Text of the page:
Seth shook his head. “Not clear. They might be able to move into the old library when the new one opens.”

“This really is a game of musical chairs, isn’t it?” Meg said. “Where do you stand on all of these? I mean, you’re a selectman, so in a sense, you are the town, or part of it.” Meg knew there were only three members on the select board, plus a town manager. Who voted to approve projects like these?

Seth leaned back in his chair and stretched. “Caught right in the middle. The library and the Historical Society have their own funding, so they don’t need our approval, apart from permitting and inspections and such. The school project does, and obviously selling town hall would. Theoretically, I’m in favor of all and any of these, as long as the financial numbers make sense and they meet all construction requirements—which could be challenging, at least for the Historical Society.”

“Are you going to be personally involved?” Meg asked. When she’d first met Seth, he’d been managing his family’s plumbing business, but his real love was building restoration and renovation. Although plumbing was a good fallback when no one could afford historically accurate renovations to their older homes.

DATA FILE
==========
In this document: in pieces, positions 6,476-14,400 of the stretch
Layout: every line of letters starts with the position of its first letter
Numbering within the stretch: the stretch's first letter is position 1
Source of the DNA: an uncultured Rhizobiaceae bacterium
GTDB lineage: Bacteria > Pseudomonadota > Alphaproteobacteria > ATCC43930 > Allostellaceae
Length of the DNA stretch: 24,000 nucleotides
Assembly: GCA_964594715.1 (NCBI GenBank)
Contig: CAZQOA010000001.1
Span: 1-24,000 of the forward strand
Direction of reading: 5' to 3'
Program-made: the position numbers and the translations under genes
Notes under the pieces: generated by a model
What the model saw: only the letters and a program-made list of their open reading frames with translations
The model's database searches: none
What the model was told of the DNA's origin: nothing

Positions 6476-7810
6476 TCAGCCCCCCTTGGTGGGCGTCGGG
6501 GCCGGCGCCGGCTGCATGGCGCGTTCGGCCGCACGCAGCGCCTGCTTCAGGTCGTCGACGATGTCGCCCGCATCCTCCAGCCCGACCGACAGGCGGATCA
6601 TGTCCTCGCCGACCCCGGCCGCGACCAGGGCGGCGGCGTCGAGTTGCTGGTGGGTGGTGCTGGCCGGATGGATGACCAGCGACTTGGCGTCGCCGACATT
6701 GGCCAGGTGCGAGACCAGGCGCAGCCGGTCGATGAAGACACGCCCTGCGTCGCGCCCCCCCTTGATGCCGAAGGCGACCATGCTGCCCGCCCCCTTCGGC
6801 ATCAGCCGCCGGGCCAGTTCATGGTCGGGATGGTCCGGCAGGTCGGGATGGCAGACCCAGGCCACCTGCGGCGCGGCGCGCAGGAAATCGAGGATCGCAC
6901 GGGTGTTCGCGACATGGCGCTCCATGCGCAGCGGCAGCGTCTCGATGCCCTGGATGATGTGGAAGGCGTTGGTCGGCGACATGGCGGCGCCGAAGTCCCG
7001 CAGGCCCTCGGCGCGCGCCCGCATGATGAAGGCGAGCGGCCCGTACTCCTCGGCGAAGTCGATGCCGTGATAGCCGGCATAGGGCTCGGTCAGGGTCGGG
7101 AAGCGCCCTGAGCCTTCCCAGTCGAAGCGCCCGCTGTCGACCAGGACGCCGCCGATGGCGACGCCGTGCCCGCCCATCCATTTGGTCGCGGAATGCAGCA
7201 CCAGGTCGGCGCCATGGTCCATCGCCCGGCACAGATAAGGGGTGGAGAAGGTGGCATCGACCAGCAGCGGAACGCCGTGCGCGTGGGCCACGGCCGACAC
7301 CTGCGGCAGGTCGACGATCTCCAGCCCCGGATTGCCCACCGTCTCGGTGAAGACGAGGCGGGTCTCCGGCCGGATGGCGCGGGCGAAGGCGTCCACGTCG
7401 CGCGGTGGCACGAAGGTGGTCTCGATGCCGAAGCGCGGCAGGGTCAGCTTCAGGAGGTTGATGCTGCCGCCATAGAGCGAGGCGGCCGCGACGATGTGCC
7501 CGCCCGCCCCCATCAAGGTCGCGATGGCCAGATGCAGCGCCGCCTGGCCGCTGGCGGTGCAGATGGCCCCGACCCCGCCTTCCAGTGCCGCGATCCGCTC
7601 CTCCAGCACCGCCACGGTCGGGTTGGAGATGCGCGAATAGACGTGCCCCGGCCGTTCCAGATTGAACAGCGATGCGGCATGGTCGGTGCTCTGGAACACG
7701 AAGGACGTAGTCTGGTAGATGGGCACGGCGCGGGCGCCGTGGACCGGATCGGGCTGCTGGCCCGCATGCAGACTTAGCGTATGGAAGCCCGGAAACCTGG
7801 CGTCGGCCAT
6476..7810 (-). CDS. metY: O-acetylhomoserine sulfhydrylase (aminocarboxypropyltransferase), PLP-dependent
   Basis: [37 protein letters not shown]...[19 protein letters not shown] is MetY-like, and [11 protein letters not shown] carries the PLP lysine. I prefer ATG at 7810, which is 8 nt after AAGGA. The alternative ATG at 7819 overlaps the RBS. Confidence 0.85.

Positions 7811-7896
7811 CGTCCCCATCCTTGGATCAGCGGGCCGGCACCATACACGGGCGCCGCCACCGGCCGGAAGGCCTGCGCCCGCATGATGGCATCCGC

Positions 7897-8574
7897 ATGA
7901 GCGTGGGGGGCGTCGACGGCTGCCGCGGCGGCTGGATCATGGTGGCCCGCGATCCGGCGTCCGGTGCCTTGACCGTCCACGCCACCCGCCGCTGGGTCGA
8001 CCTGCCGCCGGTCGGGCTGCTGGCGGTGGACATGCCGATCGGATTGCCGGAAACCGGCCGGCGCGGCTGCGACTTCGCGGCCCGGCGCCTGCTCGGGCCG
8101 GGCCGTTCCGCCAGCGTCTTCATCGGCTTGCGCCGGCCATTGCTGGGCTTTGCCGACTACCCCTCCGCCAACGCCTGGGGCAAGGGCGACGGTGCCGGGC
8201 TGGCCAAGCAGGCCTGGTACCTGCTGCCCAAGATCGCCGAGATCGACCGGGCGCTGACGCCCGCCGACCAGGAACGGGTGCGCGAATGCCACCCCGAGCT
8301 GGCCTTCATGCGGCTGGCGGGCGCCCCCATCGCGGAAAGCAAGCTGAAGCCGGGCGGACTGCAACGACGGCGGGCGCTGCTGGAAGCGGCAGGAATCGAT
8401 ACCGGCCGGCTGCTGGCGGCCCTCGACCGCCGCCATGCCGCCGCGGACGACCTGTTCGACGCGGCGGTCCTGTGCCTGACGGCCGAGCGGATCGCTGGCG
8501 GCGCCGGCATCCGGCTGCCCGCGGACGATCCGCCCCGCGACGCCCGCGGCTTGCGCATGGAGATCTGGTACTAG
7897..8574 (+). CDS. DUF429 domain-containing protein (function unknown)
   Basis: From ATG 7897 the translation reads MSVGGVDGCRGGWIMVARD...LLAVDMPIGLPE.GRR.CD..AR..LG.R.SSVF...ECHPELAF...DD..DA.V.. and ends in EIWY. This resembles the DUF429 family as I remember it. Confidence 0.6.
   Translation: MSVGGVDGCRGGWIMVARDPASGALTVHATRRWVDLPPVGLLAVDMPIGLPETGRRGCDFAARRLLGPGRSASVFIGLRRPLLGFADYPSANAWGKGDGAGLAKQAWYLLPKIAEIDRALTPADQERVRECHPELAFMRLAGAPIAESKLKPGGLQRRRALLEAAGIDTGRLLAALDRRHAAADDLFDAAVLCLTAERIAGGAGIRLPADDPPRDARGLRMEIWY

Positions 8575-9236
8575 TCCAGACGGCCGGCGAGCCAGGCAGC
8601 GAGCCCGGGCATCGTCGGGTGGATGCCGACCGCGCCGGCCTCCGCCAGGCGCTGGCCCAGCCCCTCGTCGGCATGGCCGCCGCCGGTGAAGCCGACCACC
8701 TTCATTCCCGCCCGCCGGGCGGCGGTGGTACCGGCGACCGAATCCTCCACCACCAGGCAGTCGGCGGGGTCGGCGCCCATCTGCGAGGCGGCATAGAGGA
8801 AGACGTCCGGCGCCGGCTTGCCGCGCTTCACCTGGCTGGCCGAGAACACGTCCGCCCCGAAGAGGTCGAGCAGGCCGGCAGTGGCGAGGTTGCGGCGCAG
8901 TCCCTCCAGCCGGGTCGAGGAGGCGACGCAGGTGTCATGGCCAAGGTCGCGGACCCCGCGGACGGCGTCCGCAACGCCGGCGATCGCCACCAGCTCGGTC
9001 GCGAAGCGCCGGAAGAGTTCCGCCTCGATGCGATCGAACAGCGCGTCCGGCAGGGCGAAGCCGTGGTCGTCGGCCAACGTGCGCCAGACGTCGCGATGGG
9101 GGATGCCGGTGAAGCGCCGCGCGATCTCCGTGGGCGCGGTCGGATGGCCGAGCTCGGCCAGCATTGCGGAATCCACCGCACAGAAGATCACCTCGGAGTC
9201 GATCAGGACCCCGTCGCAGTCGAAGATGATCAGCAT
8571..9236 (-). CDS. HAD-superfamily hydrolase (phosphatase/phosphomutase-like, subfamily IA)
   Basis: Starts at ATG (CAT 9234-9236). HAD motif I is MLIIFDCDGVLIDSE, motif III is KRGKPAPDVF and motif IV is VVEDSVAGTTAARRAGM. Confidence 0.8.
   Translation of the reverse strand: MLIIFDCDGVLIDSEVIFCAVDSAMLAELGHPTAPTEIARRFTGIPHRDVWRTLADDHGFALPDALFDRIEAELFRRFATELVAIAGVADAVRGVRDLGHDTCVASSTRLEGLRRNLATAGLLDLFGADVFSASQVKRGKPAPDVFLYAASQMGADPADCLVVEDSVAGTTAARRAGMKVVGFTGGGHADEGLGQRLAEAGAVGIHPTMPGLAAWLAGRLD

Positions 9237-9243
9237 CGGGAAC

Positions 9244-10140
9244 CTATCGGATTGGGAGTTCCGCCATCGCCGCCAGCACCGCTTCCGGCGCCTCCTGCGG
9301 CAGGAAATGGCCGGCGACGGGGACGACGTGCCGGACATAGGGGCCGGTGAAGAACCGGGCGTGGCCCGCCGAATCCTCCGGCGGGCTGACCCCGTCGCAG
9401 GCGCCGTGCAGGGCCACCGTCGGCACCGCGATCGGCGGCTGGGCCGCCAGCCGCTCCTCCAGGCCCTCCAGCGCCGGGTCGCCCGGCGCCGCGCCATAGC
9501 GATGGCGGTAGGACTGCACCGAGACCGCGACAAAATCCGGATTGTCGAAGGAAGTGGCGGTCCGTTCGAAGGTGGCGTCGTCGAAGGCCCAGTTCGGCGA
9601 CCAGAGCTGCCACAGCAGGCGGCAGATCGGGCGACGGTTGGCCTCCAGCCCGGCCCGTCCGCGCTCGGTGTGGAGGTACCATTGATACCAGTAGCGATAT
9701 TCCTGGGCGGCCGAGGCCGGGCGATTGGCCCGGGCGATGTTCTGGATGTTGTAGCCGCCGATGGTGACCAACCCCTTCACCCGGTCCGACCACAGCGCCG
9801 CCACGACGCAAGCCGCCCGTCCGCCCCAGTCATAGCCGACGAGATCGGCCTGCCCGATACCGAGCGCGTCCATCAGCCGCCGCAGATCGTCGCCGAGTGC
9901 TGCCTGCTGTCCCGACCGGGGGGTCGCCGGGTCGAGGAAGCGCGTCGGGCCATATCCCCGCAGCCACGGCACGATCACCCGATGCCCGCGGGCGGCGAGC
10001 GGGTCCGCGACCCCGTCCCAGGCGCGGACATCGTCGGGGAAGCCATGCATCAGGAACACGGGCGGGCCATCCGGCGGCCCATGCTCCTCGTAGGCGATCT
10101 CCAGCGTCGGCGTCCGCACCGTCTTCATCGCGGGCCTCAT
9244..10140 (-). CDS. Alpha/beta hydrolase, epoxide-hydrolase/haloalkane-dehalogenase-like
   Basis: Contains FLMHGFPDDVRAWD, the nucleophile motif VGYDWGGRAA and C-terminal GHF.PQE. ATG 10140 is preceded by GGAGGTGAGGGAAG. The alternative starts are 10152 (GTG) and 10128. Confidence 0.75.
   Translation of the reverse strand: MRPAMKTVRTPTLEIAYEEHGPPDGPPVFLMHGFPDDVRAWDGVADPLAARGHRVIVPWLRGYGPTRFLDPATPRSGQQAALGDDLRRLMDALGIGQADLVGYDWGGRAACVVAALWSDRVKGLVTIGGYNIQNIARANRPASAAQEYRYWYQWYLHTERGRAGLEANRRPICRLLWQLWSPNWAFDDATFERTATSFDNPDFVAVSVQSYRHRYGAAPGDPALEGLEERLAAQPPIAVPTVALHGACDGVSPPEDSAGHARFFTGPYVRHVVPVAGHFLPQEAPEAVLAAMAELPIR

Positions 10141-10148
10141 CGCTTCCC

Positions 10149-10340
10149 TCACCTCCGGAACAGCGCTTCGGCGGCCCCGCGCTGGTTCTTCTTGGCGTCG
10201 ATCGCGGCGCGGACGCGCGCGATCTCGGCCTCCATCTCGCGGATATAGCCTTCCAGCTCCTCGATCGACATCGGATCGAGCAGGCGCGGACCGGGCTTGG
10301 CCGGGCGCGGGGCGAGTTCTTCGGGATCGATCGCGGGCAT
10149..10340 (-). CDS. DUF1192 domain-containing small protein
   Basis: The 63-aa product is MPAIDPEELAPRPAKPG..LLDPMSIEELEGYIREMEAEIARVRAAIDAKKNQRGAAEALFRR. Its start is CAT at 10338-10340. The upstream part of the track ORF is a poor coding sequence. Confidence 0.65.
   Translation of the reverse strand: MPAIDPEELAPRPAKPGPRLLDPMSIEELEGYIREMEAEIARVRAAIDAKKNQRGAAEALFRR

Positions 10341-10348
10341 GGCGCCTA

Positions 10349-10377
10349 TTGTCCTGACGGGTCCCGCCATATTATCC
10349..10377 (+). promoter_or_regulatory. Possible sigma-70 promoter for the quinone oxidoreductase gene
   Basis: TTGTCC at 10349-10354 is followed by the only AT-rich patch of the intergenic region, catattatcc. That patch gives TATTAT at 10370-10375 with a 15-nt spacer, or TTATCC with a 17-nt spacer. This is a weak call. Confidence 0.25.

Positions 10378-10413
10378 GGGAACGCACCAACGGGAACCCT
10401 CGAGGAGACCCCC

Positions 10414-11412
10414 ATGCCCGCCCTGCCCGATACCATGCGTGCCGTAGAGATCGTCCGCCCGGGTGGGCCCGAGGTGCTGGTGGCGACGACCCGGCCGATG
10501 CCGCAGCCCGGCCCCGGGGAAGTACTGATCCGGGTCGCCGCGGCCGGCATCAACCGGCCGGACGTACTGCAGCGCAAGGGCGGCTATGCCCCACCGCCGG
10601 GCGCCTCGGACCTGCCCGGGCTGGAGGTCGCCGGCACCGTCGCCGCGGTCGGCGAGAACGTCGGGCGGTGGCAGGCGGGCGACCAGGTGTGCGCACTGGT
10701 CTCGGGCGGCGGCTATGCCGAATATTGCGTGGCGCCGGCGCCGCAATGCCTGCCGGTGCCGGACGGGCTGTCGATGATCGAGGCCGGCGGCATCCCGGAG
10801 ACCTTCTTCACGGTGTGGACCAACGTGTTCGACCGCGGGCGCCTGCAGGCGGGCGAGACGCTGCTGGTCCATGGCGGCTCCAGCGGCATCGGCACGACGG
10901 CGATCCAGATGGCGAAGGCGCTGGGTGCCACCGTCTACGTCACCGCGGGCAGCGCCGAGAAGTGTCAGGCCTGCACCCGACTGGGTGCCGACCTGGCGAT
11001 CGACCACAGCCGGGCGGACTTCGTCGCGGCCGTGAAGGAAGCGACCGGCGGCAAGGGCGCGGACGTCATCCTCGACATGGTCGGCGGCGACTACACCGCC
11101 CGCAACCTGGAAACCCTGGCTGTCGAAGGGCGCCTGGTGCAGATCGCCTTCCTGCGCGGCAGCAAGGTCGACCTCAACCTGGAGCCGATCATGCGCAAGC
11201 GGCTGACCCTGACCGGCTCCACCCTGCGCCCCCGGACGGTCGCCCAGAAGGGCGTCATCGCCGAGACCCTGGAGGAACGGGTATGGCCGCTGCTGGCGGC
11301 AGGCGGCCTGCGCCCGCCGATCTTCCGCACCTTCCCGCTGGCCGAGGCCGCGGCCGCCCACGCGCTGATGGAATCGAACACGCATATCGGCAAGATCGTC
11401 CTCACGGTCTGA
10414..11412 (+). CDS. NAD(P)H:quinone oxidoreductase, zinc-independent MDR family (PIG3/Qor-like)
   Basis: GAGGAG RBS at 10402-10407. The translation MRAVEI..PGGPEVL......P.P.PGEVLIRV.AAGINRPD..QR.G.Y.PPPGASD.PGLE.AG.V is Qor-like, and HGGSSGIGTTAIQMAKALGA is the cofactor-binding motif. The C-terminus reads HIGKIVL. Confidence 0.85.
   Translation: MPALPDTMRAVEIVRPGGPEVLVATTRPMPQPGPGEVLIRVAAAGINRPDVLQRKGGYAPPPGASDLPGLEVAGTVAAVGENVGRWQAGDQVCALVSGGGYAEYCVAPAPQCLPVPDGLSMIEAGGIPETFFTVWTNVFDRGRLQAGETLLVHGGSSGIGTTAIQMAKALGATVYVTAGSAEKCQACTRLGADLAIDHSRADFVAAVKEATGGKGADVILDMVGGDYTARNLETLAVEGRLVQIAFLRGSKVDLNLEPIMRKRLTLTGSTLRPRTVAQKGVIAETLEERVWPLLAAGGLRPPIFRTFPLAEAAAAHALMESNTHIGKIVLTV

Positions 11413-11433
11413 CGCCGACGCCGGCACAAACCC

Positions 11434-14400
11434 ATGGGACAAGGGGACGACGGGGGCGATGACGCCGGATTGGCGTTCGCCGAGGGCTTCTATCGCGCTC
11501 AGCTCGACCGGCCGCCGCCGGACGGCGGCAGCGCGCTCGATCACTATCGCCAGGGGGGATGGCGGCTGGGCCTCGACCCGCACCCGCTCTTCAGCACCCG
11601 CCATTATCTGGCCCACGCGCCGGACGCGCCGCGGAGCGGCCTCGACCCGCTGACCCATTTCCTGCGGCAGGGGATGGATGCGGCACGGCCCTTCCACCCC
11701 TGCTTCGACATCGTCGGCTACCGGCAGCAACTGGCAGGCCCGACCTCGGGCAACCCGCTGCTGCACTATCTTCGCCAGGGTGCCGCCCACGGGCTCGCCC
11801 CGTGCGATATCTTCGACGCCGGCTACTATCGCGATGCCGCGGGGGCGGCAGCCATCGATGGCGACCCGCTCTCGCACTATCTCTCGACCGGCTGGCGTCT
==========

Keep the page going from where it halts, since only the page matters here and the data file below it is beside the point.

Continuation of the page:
“If I had my choice, I’d help out with the Historical Society project. It’s an interesting challenge, and I’d like to be sure they retain the historic character of the building. As you know as well as I do, when you start jerking around an old building, you always end up finding other things you need to fix, like rotting sills or termite damage. And if they’re putting in an HVAC system—which, by the way, would be a first in that building—there are issues of windows and insulation and making the building more airtight while still keeping it authentic, at least in appearance.”

“And you don’t have to vote on that project, so there’s no conflict,” Meg mused, almost to herself.

“Exactly. The library doesn’t need me, and the school project probably wouldn’t either. The town hall question is anybody’s guess. So that leaves the Historical Society. By the way, I pointed Gail toward an architect who specializes in this kind of project, so they’ve already got plans in hand.”

“Can it be done before winter?”

“It’s a tight schedule, but it could work, if everything goes well.”

“And if it doesn’t?”

“We seal it up as best we can and hope for a mild winter. At least the collections will be stored off-site.”

“Speaking of the collections, I know she’s got more documents about this house that I’d love to see, but I haven’t had the time. Maybe when the harvest is over.” Winter, Meg knew from last year—her first as an apple grower—was the slowest time for the orchard. She’d have some long days to fill.

“How’s the harvest going?”

Meg shrugged. “I don’t have a lot to compare it to other than last year, but Bree says we’re doing okay. We were lucky that the drought broke when it did. Another couple of weeks and we’d have lost a lot of apples.” Along with most of my very thin profit margin.

“Everything working out with the pickers?”

“So far. Most of the regulars are back, bless them, although we lost one to a competitor over in Belchertown who could offer a little more money, and there are fewer and fewer people who want to do this kind of manual labor.”